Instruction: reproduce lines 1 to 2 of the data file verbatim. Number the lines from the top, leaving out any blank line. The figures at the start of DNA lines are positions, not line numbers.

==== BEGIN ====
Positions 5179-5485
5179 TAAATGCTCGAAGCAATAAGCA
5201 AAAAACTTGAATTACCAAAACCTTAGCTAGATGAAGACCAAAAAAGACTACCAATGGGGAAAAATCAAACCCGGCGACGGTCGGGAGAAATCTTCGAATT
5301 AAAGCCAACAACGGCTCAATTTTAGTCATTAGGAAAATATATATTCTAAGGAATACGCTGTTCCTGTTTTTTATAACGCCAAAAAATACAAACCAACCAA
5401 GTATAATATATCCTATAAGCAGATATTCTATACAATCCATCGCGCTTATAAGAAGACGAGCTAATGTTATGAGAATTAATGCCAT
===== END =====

Positions 5179-5485
5179 TAAATGCTCGAAGCAATAAGCA